John Cage is one of the most important avant-garde composers of the twentieth century. He was born in Los Angeles in 1912 and studied at Pamona College and UCLA with the classical composer Arthur Schoenberg. Two of Cage's earliest and most important collaborators were Merce Cunningham and Robert Rauschenberg. At Black Mountain College, Cage, inspired by Marcel Duchamp, began to create sound for performances and to investigate the ways music composed through chance procedures would become something beautiful. Cage is probably most well known for his 1952 composition 4'33", which requires the performer to remain silent for the duration of the piece. The influences of his study Zen Buddhism, I Ching, and Indian philosophy can be observed throughout his career. Other notable compositions include Imaginary Landscape No 4 (1951), Water Music (1952), Cartridge Music (1960), and Roratorio, an Irish Circus on Finnegan's Wake (1979). Cage passed away in 1992 in New York City. He is the subject of Tom Burr's 2009 work, American Master.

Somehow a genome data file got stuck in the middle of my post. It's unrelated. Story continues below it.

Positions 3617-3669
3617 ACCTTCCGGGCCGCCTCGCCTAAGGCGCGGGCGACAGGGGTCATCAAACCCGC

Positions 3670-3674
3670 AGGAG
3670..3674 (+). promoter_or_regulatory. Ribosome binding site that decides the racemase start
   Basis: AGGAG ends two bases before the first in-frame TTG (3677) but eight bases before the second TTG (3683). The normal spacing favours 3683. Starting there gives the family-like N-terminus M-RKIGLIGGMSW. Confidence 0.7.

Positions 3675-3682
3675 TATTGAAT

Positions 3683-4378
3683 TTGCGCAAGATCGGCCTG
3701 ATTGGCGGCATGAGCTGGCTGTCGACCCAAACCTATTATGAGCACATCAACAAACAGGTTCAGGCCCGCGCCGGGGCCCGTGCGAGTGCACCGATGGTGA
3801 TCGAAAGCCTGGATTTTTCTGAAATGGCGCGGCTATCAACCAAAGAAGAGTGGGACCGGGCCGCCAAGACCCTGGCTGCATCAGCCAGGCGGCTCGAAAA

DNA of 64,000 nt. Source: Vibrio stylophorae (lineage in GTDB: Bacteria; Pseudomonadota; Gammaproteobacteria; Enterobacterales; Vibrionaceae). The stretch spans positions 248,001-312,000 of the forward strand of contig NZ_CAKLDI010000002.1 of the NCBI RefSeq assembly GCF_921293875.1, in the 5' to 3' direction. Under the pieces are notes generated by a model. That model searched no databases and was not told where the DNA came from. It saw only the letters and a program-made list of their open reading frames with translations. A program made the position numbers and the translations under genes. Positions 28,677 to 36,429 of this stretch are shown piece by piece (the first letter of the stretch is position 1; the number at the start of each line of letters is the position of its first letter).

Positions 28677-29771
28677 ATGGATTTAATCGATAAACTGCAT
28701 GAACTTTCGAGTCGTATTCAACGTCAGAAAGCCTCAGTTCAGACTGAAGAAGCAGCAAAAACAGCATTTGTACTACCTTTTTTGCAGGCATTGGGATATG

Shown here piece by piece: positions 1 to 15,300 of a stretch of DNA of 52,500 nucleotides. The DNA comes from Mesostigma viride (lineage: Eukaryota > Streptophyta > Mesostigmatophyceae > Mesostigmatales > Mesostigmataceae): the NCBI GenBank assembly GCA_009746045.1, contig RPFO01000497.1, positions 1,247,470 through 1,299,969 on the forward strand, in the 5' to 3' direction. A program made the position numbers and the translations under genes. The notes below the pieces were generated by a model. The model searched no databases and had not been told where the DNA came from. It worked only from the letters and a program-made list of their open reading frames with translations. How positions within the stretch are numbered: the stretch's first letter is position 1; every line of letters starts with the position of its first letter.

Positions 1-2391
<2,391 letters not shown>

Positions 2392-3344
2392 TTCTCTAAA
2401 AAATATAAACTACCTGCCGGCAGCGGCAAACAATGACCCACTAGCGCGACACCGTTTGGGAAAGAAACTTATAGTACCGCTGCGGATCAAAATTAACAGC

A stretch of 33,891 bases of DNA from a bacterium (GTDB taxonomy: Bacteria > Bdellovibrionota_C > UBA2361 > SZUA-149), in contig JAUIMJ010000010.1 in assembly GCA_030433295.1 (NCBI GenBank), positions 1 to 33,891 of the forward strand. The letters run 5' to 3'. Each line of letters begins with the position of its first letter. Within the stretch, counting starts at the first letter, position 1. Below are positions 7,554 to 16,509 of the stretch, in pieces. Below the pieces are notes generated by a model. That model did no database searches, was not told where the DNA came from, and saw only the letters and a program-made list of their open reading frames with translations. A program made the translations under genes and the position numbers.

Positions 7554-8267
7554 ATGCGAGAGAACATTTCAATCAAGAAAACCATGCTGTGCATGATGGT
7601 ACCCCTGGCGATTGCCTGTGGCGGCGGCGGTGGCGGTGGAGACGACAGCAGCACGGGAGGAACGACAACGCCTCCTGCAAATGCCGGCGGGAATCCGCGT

John Cage is featured in Edition: Guest Editor, Tom Burr